I continue to search for my next project,  even as I continue work on the current bawk and on the quilt. I am leaning toward a scarf — the lace triangle kind, beginning at the neck and shaping with cool geometry at the center. I do not know the trick of this, and have not been able to find an explanation of it anywhere. Nor have I been able to find such a pattern in any of the books or magazines in the LYS or the book shops, either. I am still looking.

As I look, though, I am finding some other interesting knitting books, one of which is Teen Knitting Club. I brought it into the store along with Melanie Falick’s excellent Kids Knitting. Even if you aren’t a kid, you might like these books.

Teen Knitting Club is directed at teens, with teen models (some in braces, and all looking their ages, rather than the teen models we see all the time pretending to be 30) and sage advice about setting up a knitting club at school or dorm. But it also has very good knitting instructions. It has patterns for all the trendy stuff — scarves, cell phone cozies, hats, tanks, etc. And the thing I like most about it: it leads toward independent knitting. It points out that a scarf is a rectangle, that a cell phone cozy is a rectangle (a scarf, they remind the reader) folded in half, and a tote bag is a really big cell phone cozy — another rectangle. They explain how to measure gauge and calculate how many stitches to cast on for a hat that fits. They examine the nature of different kinds of yarn and explain why it matters.

In a day when people boldly publish “patterns” consisting of simple math and popular stitches, and pretend that they can hold copyright on the construction of a garter stitch rectangle, it is nice to see a book presenting actual knitting knowledge in a form that will be accessible and appealing to young knitters, teens or not.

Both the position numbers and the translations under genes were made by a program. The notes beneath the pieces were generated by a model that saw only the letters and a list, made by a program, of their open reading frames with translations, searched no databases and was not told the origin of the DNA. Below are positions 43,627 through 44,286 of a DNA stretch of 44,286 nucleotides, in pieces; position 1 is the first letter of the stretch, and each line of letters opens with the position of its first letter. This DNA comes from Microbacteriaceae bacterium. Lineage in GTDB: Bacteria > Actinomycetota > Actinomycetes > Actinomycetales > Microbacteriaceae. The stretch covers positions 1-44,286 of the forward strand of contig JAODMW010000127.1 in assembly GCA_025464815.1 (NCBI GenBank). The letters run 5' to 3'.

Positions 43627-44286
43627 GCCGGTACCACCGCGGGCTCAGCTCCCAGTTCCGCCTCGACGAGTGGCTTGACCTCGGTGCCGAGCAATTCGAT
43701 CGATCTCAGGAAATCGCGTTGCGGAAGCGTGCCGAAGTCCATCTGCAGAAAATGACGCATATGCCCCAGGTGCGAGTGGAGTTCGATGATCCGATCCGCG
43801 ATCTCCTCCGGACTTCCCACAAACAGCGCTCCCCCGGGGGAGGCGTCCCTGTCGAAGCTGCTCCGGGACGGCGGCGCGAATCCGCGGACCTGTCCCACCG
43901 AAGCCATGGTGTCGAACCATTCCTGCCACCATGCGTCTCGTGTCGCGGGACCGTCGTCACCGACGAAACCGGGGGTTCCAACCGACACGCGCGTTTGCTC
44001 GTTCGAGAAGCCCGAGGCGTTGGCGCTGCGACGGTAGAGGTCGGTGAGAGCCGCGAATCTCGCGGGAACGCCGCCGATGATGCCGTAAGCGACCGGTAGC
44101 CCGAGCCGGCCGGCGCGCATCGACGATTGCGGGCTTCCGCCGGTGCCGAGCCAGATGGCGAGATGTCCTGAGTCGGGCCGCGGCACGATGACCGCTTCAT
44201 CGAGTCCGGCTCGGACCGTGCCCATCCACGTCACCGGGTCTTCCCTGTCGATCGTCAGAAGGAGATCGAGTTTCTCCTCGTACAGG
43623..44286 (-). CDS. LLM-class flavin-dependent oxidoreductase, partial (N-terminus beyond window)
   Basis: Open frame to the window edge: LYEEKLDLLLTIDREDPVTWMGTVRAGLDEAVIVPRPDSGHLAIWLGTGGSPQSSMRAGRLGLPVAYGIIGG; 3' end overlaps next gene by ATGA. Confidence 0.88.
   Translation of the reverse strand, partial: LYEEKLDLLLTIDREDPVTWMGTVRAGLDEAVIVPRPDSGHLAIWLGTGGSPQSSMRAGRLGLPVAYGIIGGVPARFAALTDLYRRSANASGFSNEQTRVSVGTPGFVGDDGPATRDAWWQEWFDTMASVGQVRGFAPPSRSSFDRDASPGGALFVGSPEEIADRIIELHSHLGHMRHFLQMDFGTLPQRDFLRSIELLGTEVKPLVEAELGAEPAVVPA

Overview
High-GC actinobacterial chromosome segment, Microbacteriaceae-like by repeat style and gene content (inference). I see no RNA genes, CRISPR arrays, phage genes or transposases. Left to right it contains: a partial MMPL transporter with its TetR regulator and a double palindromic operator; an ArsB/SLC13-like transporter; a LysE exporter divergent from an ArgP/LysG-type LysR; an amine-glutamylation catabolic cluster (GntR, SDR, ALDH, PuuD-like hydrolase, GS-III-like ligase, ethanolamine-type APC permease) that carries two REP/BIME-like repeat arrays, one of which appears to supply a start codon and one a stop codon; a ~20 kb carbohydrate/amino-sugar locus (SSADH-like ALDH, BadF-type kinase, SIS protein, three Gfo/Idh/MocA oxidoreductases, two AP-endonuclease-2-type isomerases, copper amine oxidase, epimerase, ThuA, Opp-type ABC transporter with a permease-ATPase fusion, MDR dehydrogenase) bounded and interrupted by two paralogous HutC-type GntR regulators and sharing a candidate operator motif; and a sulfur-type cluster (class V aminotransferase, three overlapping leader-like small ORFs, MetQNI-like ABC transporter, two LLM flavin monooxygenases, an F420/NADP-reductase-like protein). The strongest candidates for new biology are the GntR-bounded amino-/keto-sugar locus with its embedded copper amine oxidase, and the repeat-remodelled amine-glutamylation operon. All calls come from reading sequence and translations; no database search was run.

On the lace shawl front, I did find this free pattern for a shawl of the kind I am seeking, from blogger Kirsten Kruse, who does beautiful knitting and quilting. It is not exactly what I had in mind, but I may make it, or at least start it, in order to learn the geometry trick. And once it is begun, I may fall in love with it. You know how that is. I am thinking it could be pretty in the Plymouth Stone Cotton we have hanging around the house waiting in vain to become NBaTs. Rather a case of moose lace, perhaps, but I like a nice moose lace in the fall.

I also like this not-free pattern for a Rogue-related hat from the designer of the gorgeous Rogue sweater. Kirsten made it and posted the link, which was nice of her. I have seen and admired the cap elsewhere, but the bloggers did not post the link, so I was left wondering. One of the Yarn Ho!s made Rogue last year, but I am embarrassed to say I cannot recall who it was. This cap uses the Rogue sleeve cables. It is clearly not a lacy triangular scarf, though it does feature cool geometry.

Is some geometry really cooler than others? Can geometry be divided out into cool and not-cool geometry? Can the word even be used in that way? I am not certain.